Tuesday, 15 May 2007

Keyword Research - The Building Blocks of your PPC Campaign

The skill and expertise involved in creating and managing an efficient paid search campaign are often overlooked. It takes quite a unique blend of talents to cope with the number-crunching, copy-writing, in-depth analysis and general stress levels associated with PPC.

One of the most undervalued and under-appreciated tasks in the whole PPC process is keyword research. There are literally thousands of Adwords accounts out there that contain no more than a handful of keywords, and yet the advertisers are surprised when CPCs and high and ROI low. I've seen accounts that contain a single ad group with just a dozen keywords - and yet they are advertising six or seven different products. This advertiser was appearing for around 70% of relevant search phrases, which on the surface seems ok - however, when you consider that their CPCs were inflated almost three times above those of their competitors, and the CTRs were around half the industry average, the failings become more clear.

At the outset of a campaign, creating a comprehensive keyword list, organised into small, relevantly themed ad groups is crucial to good future performance. Including keyword variations, plurals and misspellings will help you reach even more of your target audience and, because these "secondary" phrases are less competitive than your more obvious, core keywords, you'll get clicks at a cheaper cost. Also, because secondary phrases tend to be more specific than your primary, core phrases, they'll convert better, too.

As an example, consider a credit card company. Primary, core phrases for this campaign would be "credit cards", "visa card" and "apply for a credit card". These phrases are big, big traffic drivers, but are also competitive. The volume of traffic they drive is partly responsible for the high level of competition, but it's also the fact that these phrases are very "obvious". If you ask a non-savvy internet user what you might type in to get a credit card, they'd likely tell you "credit cards" or "apply for a credit card". As such, every advertiser in the market is going to have these phrases in their accounts. And, due to the auction nature of the PPC system, prices go up as the number of advertisers goes up. You're likely to pay £7-8 ($12-13) for a click on the term "credit cards" and £6-7 ($11-12)for the term "apply for credit card". With CPCs this high, you need to be converting visits into leads at a pretty high rate to keep your campaign profitable.

At the other end of the keyword spectrum you have less competitive, less generic keyword that, although driving less volume, are more targeted and cheaper to appear for. By including a high number of these "keyword tail" phrases, you can drive quite substantial volumes of high quality traffic at a fraction of the cost involved with more generic terms. In the example above, longer tail phrases like "apply for a credit card online" or "get best deal on credit cards" will have far lower CPCs than generic terms, and will likely convert better due to their more targeted nature. Throw some branded terms in there - both your own brand and, if possible, some competitor brands - and you'll bring your average CPC for the account right down, and your conversion rates should rise too.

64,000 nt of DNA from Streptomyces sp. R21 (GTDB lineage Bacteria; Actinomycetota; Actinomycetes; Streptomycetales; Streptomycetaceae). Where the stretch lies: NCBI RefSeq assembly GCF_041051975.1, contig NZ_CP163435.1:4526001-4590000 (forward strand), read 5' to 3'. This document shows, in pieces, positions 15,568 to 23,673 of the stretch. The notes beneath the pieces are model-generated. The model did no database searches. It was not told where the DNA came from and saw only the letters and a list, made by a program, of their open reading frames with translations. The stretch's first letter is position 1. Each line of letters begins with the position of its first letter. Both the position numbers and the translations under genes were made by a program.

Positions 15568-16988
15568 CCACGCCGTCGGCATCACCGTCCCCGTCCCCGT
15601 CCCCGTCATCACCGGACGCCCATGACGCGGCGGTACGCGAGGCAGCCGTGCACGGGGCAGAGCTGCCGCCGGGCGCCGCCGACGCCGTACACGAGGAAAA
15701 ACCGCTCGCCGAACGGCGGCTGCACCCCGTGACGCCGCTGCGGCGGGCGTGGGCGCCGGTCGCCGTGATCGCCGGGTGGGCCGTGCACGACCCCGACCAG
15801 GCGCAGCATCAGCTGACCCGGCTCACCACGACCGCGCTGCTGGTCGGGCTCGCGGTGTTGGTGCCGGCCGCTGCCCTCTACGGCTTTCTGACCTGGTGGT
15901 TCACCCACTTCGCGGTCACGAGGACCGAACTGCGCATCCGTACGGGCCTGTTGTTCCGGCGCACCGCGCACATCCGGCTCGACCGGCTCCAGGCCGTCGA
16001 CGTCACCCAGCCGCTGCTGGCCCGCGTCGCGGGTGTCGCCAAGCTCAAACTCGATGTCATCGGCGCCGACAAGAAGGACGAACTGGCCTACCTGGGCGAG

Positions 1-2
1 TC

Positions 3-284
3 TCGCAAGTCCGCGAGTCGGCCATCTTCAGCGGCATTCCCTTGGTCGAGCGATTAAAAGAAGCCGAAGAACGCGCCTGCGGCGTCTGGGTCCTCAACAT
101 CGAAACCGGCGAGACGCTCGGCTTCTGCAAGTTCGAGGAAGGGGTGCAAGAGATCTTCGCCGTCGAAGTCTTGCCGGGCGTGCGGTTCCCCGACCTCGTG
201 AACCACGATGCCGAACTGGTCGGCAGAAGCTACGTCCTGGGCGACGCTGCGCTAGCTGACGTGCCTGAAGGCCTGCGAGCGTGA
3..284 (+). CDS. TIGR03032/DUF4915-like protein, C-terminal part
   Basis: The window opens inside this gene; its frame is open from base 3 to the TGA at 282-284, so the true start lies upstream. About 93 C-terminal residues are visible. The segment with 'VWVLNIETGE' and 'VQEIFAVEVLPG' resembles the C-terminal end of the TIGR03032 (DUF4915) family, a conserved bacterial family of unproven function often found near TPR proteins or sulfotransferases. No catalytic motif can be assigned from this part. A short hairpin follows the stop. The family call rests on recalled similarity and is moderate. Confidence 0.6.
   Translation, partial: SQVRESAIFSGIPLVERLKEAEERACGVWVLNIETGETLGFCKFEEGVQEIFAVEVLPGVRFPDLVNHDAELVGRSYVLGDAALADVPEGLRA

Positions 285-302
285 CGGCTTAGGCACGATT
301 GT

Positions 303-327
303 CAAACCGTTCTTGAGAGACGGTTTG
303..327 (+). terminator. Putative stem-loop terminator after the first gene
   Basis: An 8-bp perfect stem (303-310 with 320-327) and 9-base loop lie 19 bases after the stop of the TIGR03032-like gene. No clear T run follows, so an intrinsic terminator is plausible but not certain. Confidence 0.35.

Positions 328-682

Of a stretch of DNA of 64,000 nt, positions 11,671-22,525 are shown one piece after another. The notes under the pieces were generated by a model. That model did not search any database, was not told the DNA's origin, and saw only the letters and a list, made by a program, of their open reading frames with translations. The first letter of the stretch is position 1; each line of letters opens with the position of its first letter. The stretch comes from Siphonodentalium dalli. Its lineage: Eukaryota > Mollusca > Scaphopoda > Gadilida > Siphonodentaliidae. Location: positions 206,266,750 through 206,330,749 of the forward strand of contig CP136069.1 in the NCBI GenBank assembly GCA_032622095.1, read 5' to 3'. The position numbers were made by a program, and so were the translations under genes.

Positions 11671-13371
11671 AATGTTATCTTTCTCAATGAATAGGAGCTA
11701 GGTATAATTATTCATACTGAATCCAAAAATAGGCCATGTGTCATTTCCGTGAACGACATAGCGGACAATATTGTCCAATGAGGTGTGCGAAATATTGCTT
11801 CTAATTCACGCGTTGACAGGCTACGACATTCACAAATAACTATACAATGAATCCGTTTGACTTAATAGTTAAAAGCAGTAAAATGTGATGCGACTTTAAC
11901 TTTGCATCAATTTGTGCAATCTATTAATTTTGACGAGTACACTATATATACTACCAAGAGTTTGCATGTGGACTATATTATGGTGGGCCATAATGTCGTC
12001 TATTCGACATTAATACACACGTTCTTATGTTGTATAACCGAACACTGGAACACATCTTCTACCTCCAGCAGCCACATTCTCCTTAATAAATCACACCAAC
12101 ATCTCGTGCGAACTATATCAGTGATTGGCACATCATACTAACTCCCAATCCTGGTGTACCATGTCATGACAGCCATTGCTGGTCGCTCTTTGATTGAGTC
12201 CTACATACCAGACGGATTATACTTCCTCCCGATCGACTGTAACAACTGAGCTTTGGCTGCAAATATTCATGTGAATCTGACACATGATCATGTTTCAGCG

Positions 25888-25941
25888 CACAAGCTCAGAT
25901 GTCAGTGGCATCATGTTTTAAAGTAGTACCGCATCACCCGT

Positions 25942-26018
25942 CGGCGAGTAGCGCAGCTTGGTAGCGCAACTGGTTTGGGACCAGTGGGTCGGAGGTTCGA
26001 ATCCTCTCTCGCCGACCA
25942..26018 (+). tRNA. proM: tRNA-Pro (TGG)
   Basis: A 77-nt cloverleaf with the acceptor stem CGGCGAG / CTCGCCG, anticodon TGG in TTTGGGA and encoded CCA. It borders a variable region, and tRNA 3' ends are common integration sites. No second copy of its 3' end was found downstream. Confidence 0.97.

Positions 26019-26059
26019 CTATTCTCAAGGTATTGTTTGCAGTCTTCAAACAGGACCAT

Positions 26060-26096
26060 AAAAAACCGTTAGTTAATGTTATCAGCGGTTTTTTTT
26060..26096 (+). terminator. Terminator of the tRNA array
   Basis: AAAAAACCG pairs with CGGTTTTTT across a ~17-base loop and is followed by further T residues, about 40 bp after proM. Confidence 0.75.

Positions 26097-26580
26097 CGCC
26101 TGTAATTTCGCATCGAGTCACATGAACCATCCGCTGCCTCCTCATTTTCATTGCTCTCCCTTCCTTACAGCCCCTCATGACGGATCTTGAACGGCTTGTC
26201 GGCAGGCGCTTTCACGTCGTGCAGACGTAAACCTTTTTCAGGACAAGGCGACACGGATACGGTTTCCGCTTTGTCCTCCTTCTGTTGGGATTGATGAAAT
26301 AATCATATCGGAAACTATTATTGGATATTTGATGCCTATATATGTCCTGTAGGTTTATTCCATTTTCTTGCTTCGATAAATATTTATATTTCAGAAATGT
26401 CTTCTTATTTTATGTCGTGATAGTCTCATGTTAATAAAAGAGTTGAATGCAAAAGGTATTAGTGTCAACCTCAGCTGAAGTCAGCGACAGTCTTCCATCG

Here are some useful tools for compiling your PPC keyword list:

Yahoo's Keyword Assistant tool (free)
Google Adwords' Keyword tool (free)
Wordtracker (fee)
Keyword Discovery (fee)

Yahoo's tool is very good.....when it works. It's lack of reliability is a major problem though - it will work at times, but other times you won't even be able to find the site. The figures are reliable, as they're based on actual Yahoo search volumes from previous months. Google's tool is reliable in terms of functionality, but its figures are highly dubious. We've seen results come in at 50% below actual figures, and this is not uncommon. Both Wordtracker and Keyword Discovery are good tools, but obviously you need to pay for those :s

The process of good keyword research is long and tedious, but done properly can provide the foundations for a rock-solid campaign. The key is to start with generic phrases (you'll always need these in your campaign for traffic volume, branding and general visibility purposes), and then expand the list out to cover all long tail variations. So, say I'm the credit card company above, I would start my research with the most obvious phrases ("credit cards", "visa cards" "apply credit card", "credit card online" etc) and then see what secondary phrases arise from these. By inputting these keywords into the tools listed above, hundreds of variations should come to the surface. These "seconary" phrases can then be categorised into targeted ad groups, in which you can place a highly targeted advert (so in this case you might have a "Credit Card - Online" campaign, inside which you'd have the ad groups "Apply", "Gold", "Silver", "Platinum", "Low Interest", "0% Interest" etc). Try and keep high volume, generic phrases within their own ad groups - this will help both with the management of these phrases and overall performance tracking of the campaign.

Take time over the above process. Explore all phrase variations, and don't forget your plurals and your misspellings. By the end of the research you should have a number of campaigns laid out, with themed ad groups full of a mix of high traffic, generic phrases and specific, highly targeted tail phrases. If you don't, go back and see what you've missed!

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